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Rodriguez v. 3551 Realty Co.

United States District Court, S.D. New York

November 2, 2017

ERIC RODRIGUEZ, Plaintiff,
v.
3551 REALTY COMPANY, et al., Defendants.

          OPINION & ORDER

          WILLIAM H. PAULEY III, District Judge:

         Eric Rodriguez brings this action under the Fair Labor Standards Act (“FLSA”) and New York Labor Law (“NYLL”) against 3551 Realty Company, Milton Gordon Management Corporation, and their CEO (“Defendants”) alleging minimum wage violations, failure to pay overtime and spread-of-hours pay, illegal deductions, and retaliation. After the parties reached a settlement, Rodriguez filed a Rule 41(a) notice dismissing this action with prejudice. For the following reasons, this Court declines to grant his request for dismissal.

         BACKGROUND

         From July 2008 to July 2017, Rodriguez was the superintendent of Defendants' apartment building located at 3551 DeKalb Avenue, Bronx, New York. His job entailed cleaning, making repairs, accepting deliveries, and maintaining vacant units. According to the Complaint, Defendants regularly failed to pay Rodriguez minimum wage and overtime, required him to buy his own tools and work phone, and failed to keep accurate records of Rodriguez's hours or provide him with wage notices. Specifically, Rodriguez claims that he worked “between seventy (70) and ninety (90) hours per week, ” but was not paid the required time and a half for these extra hours. (Complaint, ECF No. 1 at 6.) Additionally, Rodriguez alleges that Defendants' CEO retaliated against him after he complained about his pay.

         As often occurs in FLSA cases, the parties settled quickly-only six weeks after the Complaint was filed. On October 11, 2017, Rodriguez filed a notice of voluntary dismissal with prejudice. (ECF No. 11.) Because it was with prejudice, this Court ordered the parties to submit their settlement agreement and Rodriguez's counsel's billing records. (Order, ECF No. 13.) See Cheeks v. Freeport Pancake House, 796 F.3d 199, 206 (2d Cir. 2015) (“[D]ismissals settling FLSA claims with prejudice require the approval of the district court or the DOL to take effect.”).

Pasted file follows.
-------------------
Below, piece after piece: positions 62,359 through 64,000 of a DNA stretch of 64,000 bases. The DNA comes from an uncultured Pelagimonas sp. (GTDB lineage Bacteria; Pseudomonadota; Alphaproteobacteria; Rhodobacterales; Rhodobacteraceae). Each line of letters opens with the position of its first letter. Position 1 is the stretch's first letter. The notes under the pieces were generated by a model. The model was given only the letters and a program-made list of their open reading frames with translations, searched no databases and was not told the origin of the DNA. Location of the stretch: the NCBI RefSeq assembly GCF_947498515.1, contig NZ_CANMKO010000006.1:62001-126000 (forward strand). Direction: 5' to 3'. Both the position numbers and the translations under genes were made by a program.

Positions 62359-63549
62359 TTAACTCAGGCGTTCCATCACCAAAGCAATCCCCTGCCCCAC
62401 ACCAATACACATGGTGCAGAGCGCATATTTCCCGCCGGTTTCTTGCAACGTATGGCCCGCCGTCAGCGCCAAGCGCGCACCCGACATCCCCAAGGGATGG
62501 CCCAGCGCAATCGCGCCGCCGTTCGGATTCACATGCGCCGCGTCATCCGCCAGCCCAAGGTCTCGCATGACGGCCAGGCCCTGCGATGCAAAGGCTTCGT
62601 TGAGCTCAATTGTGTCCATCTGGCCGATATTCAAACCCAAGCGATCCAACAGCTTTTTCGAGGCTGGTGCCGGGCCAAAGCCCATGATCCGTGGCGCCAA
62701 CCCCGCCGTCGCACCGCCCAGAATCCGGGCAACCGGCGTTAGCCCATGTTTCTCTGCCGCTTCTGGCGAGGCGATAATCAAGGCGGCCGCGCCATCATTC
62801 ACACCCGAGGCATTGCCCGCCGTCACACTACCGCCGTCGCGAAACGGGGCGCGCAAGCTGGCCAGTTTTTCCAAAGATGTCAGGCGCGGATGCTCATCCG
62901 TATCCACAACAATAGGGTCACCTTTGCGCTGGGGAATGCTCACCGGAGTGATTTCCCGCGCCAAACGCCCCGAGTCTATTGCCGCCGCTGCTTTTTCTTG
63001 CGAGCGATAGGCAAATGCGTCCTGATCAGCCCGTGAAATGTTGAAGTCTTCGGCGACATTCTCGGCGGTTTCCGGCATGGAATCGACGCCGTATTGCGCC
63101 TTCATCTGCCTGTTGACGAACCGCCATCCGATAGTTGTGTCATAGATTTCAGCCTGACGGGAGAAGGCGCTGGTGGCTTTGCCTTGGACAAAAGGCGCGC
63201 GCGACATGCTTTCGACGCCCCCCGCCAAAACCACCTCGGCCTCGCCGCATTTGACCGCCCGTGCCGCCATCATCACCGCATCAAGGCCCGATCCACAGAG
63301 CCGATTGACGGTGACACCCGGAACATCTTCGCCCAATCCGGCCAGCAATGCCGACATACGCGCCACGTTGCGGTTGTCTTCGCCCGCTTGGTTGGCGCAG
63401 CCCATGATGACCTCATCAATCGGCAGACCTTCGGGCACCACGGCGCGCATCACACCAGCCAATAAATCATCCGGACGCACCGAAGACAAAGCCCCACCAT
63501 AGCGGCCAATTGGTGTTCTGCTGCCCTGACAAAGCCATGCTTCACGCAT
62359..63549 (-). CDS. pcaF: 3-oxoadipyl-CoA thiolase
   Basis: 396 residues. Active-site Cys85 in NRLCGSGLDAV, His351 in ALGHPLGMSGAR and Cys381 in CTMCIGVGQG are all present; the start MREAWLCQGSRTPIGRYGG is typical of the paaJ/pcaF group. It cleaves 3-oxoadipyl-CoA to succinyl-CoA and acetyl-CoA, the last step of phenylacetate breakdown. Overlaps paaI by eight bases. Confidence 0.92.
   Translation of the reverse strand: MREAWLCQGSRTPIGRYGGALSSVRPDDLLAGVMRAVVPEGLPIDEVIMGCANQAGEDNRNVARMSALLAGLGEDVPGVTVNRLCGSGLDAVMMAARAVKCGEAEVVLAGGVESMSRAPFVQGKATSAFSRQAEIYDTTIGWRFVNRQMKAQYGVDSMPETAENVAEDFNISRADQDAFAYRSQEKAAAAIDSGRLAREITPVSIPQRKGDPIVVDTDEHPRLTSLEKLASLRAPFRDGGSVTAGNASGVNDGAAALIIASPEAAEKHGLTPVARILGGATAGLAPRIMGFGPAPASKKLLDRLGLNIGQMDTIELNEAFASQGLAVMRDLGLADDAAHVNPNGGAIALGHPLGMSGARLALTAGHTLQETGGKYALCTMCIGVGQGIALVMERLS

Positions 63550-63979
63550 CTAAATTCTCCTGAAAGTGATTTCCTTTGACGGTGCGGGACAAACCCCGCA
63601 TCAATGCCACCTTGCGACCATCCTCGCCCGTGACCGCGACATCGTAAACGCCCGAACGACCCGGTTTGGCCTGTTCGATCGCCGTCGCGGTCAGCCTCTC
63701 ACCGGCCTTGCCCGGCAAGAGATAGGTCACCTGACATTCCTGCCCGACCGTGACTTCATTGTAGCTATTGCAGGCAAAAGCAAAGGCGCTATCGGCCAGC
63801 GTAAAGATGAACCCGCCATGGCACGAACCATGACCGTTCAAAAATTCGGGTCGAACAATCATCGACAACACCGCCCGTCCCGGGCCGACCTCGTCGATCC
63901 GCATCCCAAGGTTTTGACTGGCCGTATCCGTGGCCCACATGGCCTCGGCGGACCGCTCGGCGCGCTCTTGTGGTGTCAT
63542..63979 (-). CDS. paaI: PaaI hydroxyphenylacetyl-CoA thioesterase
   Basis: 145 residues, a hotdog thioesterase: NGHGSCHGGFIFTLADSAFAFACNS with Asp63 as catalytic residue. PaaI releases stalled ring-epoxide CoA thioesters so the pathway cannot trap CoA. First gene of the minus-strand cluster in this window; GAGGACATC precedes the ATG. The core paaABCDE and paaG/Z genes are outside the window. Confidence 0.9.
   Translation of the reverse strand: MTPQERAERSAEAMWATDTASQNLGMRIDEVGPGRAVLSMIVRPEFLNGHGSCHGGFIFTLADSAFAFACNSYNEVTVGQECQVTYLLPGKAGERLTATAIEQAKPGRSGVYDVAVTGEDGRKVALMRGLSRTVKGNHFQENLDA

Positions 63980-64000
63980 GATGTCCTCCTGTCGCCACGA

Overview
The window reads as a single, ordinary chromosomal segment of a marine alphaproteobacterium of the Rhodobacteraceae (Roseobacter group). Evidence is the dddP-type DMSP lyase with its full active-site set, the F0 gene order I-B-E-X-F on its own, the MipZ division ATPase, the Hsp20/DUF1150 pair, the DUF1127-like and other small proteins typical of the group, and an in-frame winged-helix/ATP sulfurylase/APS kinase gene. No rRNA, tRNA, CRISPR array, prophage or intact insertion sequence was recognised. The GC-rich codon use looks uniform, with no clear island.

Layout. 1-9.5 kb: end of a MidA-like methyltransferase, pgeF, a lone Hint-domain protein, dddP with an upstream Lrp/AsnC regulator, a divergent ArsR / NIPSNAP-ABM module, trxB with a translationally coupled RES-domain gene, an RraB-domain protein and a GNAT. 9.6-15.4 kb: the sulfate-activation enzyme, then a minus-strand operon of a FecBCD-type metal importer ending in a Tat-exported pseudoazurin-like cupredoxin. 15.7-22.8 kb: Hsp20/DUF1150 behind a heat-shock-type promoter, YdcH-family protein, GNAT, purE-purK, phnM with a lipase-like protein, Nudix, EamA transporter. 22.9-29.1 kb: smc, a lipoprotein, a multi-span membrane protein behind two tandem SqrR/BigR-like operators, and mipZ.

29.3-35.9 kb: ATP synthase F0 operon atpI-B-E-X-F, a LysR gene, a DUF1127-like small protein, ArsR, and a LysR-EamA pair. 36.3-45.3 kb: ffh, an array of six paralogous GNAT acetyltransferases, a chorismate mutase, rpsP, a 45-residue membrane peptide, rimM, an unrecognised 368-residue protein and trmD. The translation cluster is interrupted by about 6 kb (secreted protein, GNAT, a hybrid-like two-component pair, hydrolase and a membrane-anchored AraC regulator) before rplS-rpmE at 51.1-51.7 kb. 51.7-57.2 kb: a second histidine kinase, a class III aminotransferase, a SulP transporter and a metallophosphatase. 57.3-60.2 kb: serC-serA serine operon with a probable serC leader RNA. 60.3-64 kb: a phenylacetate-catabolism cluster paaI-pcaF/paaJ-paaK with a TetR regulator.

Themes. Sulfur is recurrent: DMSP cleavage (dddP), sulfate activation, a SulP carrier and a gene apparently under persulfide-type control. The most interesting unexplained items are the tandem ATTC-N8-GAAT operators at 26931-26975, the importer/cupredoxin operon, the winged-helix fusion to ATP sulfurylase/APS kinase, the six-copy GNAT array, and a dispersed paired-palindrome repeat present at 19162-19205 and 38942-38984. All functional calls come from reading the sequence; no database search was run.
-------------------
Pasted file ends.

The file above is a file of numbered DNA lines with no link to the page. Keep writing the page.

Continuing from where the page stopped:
DISCUSSION

         In Olano v. Designs by RJR, Ltd., this Court identified a laundry list of FLSA settlement provisions that run afoul of Cheeks. See Olano, 2017 WL 4460771 (S.D.N.Y. Oct. 6, 2017) (noting that the parties' “Settlement Agreement . . . compile[d] a ‘greatest hits' of various provisions that have been struck down or questioned by various courts in this Circuit”); Alison Frankel, Don't even bother trying to hide wage-and-hour settlements before this N.Y. judge, Reuters (Oct. 13, 2017), https://www.reuters.com/article/us-otc-flsa/dont-even-bother-trying-to-hide-wage-and-hour-settlements-before-this-n-y-judge-idUSKBN1CI2LY.

         Rodriguez's submission could be “Volume 2” of the greatest hits of invalid FLSA settlement provisions. First, the sweeping general release includes claims arising under the National Labor Relations Act, Title VII, and the Americans with Disabilities Act, among others. But “an employer is not entitled to use a FLSA claim . . . to leverage a release from liability unconnected to the FLSA.” Thallapaka v. Sheridan Hotel Assoc., 2015 WL 5148867, at *1 (S.D.N.Y. Aug. 17, 2015) (internal citation and alterations omitted).